“Big Game Jitters”
By: Rick Lewis
Sports-Prep Nothing But Athletes
I have participated in organized sports: Football, Basketball, Baseball and Track, at a high level of competition for 48 years. I have participated in life for 53 years. I have gotten better and have helped others get better through practice, hard work and experience, “Preparation”. I went to a school where it was a tradition to touch the wall over the doorway that led to the Gym and Fields from our locker room. We touched this wall each time we exited the locker room to prepare for battle or enter into battle. The words on the wall stated: “Excellence at this institution is derived through Blood, Sweat and Tears”. We were not sure how other institution achieved excellence but we were very clear on how excellence was achieved at East St Louis Lincoln High School. By touching this wall we were committing to strive for excellence and pay the price by accepting and doing whatever it took to achieve excellence.
No matter how prepared a person may be in sports or life “Big Game Jitters” always finds a way to creep in. If anyone tells you that they have never had “Big Game Jitters” they are not being truthful or they have never done anything big in there life. For example: Nervous about that job interview, “Big Game Jitters”, Nervous about that math or history test, “Big Game Jitters”, Nervous about your meeting to ask for a raise, “Big Game Jitters”, Nervous about asking the girl of your dreams out on a date, “Big Game Jitters”, a solder heading into battle that is life or death, “Big Game Jitters”, Nervous about playing against your rival team or player, “Big Game Jitters”. “Big Game Jitters” is not just a sports term, it is a life term. “Big Game Jitters” can cause prepared and great people to do uncharacteristic things.
Big: Size, Large, and Important – Game: A form of play, competition, and event – Jitters: A nervous feeling. I have combined the meanings of the individual word and developed a definition for the phrase “Big Game Jitters” – A nervous feeling about a competition or event that is of great importance and has great impact. That nervous feeling can come at any time for any reason; it could be the week before, the night before, an hour before a minute before or anytime during the competition. You may not have it the entire game, get fouled on a buzzer shot, down by 1 and have to shoot 2 foul shots with no time on the clock and get it with no time left on the clock.
“Big Game Jitters” is not to be confused with an off day. The difference between an off day and “Big Game Jitters” is the feeling. You can be off due to lack of focus in your mechanics or technique, laziness or you just don’t care to put forth the effort. “Big Game Jitters” will affect you mentally and cause you not to be able to focus on your mechanics and technique because of the pressure you apply to yourself worrying about the outcome, Winning, Losing or Embarrassment. How do you recognize “Big Game Jitters”? “Big Game Jitters” will throw your timing and rhythm off, cause you to rush or hesitate, doubt or second guess the game plan, instruction and your own ability to perform, pass blame on to other things or players, zap your energy and make a conditioned player gasp for air and look like he is out of shape. All of these elements are vital to successful execution.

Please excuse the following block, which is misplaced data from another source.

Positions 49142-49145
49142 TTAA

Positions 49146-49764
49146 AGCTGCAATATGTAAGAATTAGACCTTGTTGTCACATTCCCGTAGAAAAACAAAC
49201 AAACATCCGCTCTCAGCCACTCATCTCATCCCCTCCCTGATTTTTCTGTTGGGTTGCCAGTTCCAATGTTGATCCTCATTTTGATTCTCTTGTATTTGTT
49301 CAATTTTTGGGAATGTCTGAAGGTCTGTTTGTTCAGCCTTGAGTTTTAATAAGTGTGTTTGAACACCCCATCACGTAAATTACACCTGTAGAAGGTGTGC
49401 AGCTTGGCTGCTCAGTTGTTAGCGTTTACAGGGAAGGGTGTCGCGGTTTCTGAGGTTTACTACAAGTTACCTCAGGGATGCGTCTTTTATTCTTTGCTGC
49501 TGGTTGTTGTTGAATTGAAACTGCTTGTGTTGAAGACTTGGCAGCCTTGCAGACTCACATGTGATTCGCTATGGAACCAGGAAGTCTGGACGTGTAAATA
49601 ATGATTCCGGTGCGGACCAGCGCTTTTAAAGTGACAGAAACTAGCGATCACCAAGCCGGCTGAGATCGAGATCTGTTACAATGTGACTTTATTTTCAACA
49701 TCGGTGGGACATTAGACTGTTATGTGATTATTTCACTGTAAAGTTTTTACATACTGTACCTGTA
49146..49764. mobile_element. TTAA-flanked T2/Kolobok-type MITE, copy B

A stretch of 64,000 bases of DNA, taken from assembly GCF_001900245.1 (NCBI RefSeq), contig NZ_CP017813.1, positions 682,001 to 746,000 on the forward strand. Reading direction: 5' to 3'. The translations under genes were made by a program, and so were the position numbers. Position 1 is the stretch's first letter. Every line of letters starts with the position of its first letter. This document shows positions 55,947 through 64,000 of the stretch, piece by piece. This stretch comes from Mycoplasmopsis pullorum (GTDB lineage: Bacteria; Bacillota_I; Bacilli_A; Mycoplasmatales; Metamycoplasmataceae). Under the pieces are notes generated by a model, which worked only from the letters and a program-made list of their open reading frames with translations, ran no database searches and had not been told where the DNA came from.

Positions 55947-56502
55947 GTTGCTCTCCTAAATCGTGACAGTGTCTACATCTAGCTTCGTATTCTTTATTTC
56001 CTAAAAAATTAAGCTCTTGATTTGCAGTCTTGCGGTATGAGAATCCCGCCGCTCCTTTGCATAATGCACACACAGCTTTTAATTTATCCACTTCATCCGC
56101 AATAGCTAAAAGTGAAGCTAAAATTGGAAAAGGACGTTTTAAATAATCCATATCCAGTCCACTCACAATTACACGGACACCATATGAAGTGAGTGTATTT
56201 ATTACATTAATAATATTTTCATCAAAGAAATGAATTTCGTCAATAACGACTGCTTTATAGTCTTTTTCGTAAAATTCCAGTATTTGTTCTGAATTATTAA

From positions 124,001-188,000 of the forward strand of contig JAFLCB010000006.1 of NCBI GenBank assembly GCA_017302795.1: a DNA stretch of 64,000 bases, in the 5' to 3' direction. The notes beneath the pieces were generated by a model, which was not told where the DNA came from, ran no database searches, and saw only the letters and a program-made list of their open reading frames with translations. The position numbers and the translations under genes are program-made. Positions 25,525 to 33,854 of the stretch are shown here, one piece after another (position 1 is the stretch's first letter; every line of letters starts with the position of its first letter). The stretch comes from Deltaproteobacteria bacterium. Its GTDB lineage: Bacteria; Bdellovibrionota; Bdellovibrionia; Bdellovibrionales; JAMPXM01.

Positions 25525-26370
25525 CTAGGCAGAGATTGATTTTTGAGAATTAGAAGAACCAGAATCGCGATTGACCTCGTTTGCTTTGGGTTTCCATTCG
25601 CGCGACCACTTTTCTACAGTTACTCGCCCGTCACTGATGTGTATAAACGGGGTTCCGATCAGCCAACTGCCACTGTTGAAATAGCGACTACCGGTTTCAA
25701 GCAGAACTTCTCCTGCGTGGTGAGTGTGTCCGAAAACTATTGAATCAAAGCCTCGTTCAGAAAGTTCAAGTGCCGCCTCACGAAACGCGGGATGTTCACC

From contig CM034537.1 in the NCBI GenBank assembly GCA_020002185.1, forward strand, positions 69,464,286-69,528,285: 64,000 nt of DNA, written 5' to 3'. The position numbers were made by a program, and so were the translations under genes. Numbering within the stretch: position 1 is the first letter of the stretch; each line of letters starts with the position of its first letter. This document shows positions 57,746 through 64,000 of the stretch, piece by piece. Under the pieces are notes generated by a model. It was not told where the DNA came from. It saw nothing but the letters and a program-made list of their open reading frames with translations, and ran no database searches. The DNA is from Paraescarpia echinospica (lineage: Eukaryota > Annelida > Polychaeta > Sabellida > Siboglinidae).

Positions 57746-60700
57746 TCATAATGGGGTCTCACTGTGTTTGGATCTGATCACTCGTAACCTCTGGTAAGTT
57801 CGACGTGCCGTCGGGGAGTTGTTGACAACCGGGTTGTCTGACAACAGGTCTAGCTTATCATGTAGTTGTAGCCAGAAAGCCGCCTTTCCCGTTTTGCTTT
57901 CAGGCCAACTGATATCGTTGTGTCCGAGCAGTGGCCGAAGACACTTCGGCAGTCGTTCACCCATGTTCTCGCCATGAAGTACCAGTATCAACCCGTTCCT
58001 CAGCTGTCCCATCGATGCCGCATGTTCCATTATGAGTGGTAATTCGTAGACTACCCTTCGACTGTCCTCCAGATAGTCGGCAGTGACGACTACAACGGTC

To some people every game is a big game. For example, some players are great in practice but will not perform in the game. They know their stuff, have good skills, and are conditioned to perform, but they just can’t shake those jitters.
Another form of “Big Game Jitters” is what I call the “Hero and the Goat” factor. This is recognized when a person wants to be the front runner when things are going great (Hero) but doesn’t want to be the front runner when things are going bad (Scapegoat). The “Hero” takes the credit and the “Goat” takes the blame. Either way you get Press. This is what the critics were on LaBron James about when he first came into the league. LaBron wanted to be the “Hero” in the wins but did not want to take the last shot of the game when his team was losing because if he missed he had to take the blame. If you are the “Man”, be the “Man” all the time. You have to be able to be humble and have a big smile during the good times and have broad enough shoulders to carry the cross during the bad times. When LaBron started taking the last shot, hit or miss, he gained respect from his peers and fans because then he showed signs of being a true leader.
If you are worried about making mistakes, let me just say “You are going to make mistakes”. The game is too fast, competitive and complicated for anyone not to make mistakes. Mistakes are built in to the game with the difficulty factor. A baseball player that averages 3 hits out of 10 at bats for his career will be inducted into the Hall of Fame. Making 4.7 shots out of 10 from the field is great for a basketball player. Getting the ball in the hole 18 times out of 67 shots is awesome for a golfer. If the sports or life was easy there would be no great players or great people. Great performances are recognized because of the difficulty and challenging factors of sport and life. Great performances can still have mistakes but great performers don’t worry about making mistakes. The more you worry about making mistakes the more mistakes you will make.